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I had a problem in the past, and posted here. Since then, I have solved it and with to add an answer explaining what I did and what was wrong. The only problem is that the question was (and is) closed. I have recently edited it to SO standards, and cast my own reopen vote. Naturally (and somewhat expected), it wasn't instant.

How long is a "normal" time or time range for a question to get enough net reopen votes to be reopened?

I'm leaving the link out because I'm not asking for people to reopen it, but to know about how long it will be before I can answer the question.

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If Rachel guessed the question in question right, you can now add your answer. – Daniel Fischer Feb 7 '13 at 19:16
up vote 6 down vote accepted

Depending on the site activity and what steps you take to try and get your question reopened, reopening a question will typically take anywhere from a few hours to a few days.

It's important to note that reopen votes start to expire at a rate of one-per-day after 4 days of no new reopen votes, and a question needs 5 reopen votes by the community to get reopened. So you have a limited window of time in which you can get your question reopened after the first reopen vote.

Normally when trying to get a question reopened, I do the following:

  • Edit the question. Quite often the question was closed for a reason and could use an edit, and the edit bumps it to the front of the "active" page, so more users are likely to see it. If possible, leave a comment as well explaining your edit so users that see the closed question know it's been modified prior to the reopen attempt.

  • Wait a few hours. The new Reopen Queue is almost always empty, so any question that shows up there is likely to get handled by reviewers quickly. If a question gets 4 more Reopen votes, it will be reopened, although if it gets 3 Leave Closed votes, it will leave the Reopen queue and you need to try other means to get the question reopened.

  • Ask for reopen votes in chat. Reopen votes expire after a few days if nobody else votes to reopen, so you generally want to try and draw attention to the question before they expire. Just be sure you're nice about it and be willing to accept that some other users might disagree with reopening it and argue about it.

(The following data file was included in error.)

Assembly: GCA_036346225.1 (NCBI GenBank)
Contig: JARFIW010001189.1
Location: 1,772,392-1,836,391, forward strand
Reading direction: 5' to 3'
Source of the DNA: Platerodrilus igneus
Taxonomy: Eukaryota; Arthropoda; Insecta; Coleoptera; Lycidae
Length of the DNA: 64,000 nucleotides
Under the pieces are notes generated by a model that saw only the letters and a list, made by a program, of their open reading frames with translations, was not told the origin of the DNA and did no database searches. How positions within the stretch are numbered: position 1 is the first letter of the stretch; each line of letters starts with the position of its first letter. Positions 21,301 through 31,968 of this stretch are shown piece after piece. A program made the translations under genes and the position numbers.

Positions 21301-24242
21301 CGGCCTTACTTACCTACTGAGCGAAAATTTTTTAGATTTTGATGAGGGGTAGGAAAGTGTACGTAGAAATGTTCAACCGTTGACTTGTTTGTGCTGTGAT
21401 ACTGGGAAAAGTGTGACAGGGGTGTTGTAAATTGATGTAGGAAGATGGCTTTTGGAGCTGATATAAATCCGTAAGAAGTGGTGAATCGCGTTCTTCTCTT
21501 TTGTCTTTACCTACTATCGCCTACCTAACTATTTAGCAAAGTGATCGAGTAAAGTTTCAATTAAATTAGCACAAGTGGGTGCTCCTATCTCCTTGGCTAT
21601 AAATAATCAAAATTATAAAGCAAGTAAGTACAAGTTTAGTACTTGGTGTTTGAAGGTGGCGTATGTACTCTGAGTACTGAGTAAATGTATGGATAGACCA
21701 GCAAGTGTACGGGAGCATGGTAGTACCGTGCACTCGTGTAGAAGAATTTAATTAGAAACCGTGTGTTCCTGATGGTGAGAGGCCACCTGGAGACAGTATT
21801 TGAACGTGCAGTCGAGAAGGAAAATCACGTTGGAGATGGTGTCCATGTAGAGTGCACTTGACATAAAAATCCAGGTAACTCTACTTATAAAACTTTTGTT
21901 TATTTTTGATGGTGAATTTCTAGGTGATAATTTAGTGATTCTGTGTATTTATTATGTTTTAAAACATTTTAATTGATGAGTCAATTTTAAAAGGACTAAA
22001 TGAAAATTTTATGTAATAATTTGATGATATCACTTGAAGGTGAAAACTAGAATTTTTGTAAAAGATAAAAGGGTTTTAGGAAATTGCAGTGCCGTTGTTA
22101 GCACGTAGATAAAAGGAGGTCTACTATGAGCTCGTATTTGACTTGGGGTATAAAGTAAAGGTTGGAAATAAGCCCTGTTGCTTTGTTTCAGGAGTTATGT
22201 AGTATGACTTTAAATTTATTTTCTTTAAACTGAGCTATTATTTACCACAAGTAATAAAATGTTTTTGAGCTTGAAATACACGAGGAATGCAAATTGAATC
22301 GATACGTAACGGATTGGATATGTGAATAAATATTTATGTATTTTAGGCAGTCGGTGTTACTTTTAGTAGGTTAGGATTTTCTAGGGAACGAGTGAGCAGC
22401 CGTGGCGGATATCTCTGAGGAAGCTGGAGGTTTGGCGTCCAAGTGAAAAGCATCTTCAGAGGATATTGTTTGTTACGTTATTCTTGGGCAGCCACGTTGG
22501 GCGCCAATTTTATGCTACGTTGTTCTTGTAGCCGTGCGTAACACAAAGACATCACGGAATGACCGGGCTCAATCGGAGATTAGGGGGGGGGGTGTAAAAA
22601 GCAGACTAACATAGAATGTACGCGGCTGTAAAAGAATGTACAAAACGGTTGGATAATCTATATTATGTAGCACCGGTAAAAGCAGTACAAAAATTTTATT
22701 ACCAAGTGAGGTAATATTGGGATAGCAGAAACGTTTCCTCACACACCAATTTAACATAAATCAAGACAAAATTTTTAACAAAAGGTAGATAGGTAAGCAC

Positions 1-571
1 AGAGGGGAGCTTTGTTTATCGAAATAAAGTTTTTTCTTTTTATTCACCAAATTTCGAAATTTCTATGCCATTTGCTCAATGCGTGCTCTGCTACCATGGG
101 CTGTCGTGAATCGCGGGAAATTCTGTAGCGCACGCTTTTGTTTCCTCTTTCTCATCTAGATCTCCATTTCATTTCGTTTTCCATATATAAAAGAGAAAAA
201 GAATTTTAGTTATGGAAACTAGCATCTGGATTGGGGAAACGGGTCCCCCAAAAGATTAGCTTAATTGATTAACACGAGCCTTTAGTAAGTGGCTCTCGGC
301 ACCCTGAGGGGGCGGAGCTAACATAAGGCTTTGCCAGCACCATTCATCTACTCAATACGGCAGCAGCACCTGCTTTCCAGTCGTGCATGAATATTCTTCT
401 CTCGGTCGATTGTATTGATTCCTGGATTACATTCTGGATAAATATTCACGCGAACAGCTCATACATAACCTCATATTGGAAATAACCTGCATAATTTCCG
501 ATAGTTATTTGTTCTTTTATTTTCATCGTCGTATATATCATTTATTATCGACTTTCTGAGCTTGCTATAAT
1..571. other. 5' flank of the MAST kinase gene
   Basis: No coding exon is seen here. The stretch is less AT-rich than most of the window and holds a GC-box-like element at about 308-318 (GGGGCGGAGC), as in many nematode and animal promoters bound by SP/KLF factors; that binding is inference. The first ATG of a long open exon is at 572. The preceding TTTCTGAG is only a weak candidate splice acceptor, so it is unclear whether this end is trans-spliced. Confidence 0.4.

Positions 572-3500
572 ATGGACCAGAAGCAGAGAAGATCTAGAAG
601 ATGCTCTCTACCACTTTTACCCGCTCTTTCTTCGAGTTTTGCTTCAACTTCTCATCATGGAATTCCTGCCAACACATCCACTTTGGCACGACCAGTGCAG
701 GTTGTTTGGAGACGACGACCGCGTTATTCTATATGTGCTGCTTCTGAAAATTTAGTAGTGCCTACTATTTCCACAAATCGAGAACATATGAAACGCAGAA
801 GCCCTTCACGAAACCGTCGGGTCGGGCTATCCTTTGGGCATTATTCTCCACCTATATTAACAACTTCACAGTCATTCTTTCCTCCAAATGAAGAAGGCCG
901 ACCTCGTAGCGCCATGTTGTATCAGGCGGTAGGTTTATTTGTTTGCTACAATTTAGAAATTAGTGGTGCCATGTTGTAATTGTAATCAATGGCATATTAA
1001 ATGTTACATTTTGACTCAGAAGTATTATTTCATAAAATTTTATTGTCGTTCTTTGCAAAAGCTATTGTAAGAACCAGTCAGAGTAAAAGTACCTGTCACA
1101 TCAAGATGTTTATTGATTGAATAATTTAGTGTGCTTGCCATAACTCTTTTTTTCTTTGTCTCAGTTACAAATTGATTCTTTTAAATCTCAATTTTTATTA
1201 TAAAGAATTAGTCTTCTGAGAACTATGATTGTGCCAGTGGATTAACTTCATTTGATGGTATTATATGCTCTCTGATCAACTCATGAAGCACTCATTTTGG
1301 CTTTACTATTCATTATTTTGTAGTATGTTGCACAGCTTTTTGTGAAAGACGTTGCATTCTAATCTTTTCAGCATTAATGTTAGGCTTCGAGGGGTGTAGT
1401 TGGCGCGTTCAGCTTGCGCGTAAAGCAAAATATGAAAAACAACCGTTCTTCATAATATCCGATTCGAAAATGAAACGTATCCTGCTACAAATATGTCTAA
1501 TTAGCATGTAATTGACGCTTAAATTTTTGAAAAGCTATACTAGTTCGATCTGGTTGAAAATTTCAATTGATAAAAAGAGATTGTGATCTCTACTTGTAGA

• Ask on meta to get it reopened, and explain your reasoning in an objective way. There's nothing wrong for asking for reopen votes on meta, as the users who can vote to reopen can't be everywhere at once. Just be sure that you are objective, reasonable, and can accept users disagreeing that your question should be reopened.

  • If the question still doesn't get the attention it needs after a few days and votes get close to expiring, you can also flag it for a moderator and ask them to reopen it. Be sure to include the reason why you think it should be reopened in your flag to make it easier for them to evaluate your question.

    Flagging should only be used in cases where the original question closure reason have been addressed, and the only thing preventing your question from getting reopened is lack of attention from users who can vote to reopen. It should not be used to dispute a question closure where the community has already established that the current version of the question should remain closed.

I'm assuming you're talking about reopening this question, which already has 3 reopen votes. You've done a nice job editing it, so have a 4th reopen vote :)

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As to your last point, I don't really think that should be on the "workflow" for reopening a question anymore. If you got that far without the question being reopened, it probably just shouldn't be reopened. Flagging is there for situations in which the community cannot resolve the issue without a mod's assistance. Before there was a re-open queue the non-mod process for reopening a question was hard enough that flagging was considered appropriate, but with the queue I just don't think it is anymore. Other than that, great process, and appropriately prioritized. – Servy Feb 7 '13 at 18:16
Very good advice, though I think I agree with Servy about the last point. – Andrew Barber Feb 7 '13 at 18:17
@Servy It's an important step on smaller sites, where the active meta/chat community is much quieter and the number of users who can vote to reopen is lower. I'll update my answer a bit to clarify that you should only use a flag if your question still hasn't received the attention it needs to get reopened, and it should not be used even after other users have explained to you why your question shouldn't be reopened. – Rachel Feb 7 '13 at 18:19
Thank you for the answer. Also, that's the question I was talking about, and I have answered how I solved the problem. Thank you for your help. – Azulflame Feb 7 '13 at 21:38

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